|Publication number||US4314644 A|
|Application number||US 06/149,615|
|Publication date||Feb 9, 1982|
|Filing date||May 14, 1980|
|Priority date||Jun 7, 1978|
|Publication number||06149615, 149615, US 4314644 A, US 4314644A, US-A-4314644, US4314644 A, US4314644A|
|Inventors||Lester H. Stocker|
|Original Assignee||Bell & Howell Company|
|Export Citation||BiBTeX, EndNote, RefMan|
|Patent Citations (4), Referenced by (26), Classifications (15), Legal Events (8)|
|External Links: USPTO, USPTO Assignment, Espacenet|
This is a continuation of application Ser. No. 913,727, filed June 7, 1978, now abandoned.
This invention relates to mass mailing equipment and concerns Postal requirements to segregate bulk rate mail into zip code areas for delivery to a Post Office.
It has been the practice of mass mailers to station individuals at final discharge conveyors to manually segregate the mail into zip code areas prior to placing the mail into Postal mail bags.
There have been some efforts made to segregate mail by zip code areas mechanically as disclosed by U.S. Pat. Nos. 3,915,785, 3,557,949, and 3,520,404. The known methods entail marking address labels in such a way that zip code change marks can be detected by detection devices which read the marks on the address labels. In at least one system, at a change in marks a detection device sends a signal to a solenoid which shifts an envelope stopping abutment at a laterally moving conveyor adjacent to an exit end of a discharge conveyor. This causes an offset alignment on the lateral conveyor of the mail articles with different zip-code markings. In addition, these devices require counting, or timing, from the time that a change in marks is detected until the solenoid is activated in order to provide for an intervening article movement between the detection device and the stopping abutment. In this respect, a problem with the prior art is that an undue cost for maintaining the critical accuracy needed for timing, or counting, the delay is required.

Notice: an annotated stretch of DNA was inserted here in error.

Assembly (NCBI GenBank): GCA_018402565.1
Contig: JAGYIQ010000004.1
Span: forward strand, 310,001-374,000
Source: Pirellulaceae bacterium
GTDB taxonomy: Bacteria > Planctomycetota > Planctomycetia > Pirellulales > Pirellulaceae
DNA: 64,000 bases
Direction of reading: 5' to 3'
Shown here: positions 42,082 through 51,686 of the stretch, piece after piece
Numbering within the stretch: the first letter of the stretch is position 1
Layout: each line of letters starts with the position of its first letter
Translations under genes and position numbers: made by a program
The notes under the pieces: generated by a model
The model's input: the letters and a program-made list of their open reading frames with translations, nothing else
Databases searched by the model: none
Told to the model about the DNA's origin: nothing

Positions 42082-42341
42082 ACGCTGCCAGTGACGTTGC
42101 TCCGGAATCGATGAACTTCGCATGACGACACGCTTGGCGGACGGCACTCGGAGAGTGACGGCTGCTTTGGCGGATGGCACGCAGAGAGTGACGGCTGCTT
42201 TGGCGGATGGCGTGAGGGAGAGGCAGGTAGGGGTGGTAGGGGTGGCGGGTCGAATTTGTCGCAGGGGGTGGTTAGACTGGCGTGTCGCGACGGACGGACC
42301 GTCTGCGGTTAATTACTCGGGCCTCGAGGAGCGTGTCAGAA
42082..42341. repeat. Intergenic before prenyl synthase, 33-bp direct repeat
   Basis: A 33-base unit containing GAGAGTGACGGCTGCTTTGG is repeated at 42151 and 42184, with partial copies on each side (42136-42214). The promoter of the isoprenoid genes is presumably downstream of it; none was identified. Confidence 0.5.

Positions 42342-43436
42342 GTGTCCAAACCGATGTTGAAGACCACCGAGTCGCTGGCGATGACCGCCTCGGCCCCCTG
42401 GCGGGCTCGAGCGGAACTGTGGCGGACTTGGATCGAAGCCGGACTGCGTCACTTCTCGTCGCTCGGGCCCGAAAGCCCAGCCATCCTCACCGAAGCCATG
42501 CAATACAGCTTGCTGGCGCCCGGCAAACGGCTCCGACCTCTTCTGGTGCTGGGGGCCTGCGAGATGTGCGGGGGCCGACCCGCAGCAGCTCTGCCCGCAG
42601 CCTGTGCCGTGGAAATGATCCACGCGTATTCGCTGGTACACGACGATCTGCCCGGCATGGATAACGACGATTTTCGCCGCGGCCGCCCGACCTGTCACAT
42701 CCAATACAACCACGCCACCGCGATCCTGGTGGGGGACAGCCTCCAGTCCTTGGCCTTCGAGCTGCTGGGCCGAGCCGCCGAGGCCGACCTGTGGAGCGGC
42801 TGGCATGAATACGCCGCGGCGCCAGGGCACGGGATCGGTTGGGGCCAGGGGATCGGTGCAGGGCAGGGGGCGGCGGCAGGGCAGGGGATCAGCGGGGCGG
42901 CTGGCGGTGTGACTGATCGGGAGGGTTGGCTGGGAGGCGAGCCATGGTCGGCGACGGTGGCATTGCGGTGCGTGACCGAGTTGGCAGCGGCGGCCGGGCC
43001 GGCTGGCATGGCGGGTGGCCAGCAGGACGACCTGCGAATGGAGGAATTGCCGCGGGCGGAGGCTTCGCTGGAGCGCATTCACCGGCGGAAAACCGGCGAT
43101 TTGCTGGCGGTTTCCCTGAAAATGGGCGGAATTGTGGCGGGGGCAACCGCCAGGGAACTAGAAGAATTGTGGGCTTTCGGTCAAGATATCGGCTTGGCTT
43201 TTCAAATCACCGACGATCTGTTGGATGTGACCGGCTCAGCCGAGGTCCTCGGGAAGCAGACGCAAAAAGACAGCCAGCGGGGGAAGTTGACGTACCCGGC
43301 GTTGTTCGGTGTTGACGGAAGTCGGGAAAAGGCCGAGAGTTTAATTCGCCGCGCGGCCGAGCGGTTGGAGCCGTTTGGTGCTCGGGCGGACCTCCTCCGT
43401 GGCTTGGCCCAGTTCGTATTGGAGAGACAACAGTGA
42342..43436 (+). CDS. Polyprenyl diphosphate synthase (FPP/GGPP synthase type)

Another problem in the prior-art abutment system results from the abruptness with which the articles are thereby stopped. In this respect, the articles are shot onto the laterally moving conveyor where their forward motion is stopped abruptly by the shiftable stopping abutment. This sudden stopping frequently causes the mail articles to bounce back or fall askew on the right angle, or laterally moving, conveyor as they change direction.
It is an object of the present invention to eliminate the need for a time, or count, delay from the point of detection to a shiftable stopping abutment.
It is a further objective of this invention to gradually stop the forward movement of mail articles and transfer their movement in a lateral direction smoothly without bouncing or causing them to fall askew on a right angle, or lateral, conveyor so that they are transported laterally, but in easily distinguishable lines that are completely offset for each group having the same unique marking.
It is a further object of this invention to provide such a device which is relatively uncomplicated and relatively inexpensive to manufacture.
In accordance with principles of the invention, mail articles are segregated into groups of the same zip code areas by two or more freely rotatable balls which are supported in brackets that can be moved vertically to provide an alternating contact between one of the balls and an upper surface of a right angle conveyor directly in the path of the mail articles as they leave a discharge conveyor in single file from a mass mailing device. The freely rotatable balls are spaced across a face of the right angle conveyor with one ball positioned upstream of the other with respect to the conveying direction of the discharge conveyor. The mail articles are deflected downward from the discharge conveyor to the face of the right angle conveyor and under whichever freely rotatable ball is in contact with the face of the right angle conveyor. Thus, the forward motion of each mail article is smoothly decelerated and stopped and, at that position, a lateral movement is imparted to the mail article by the right angle conveyor.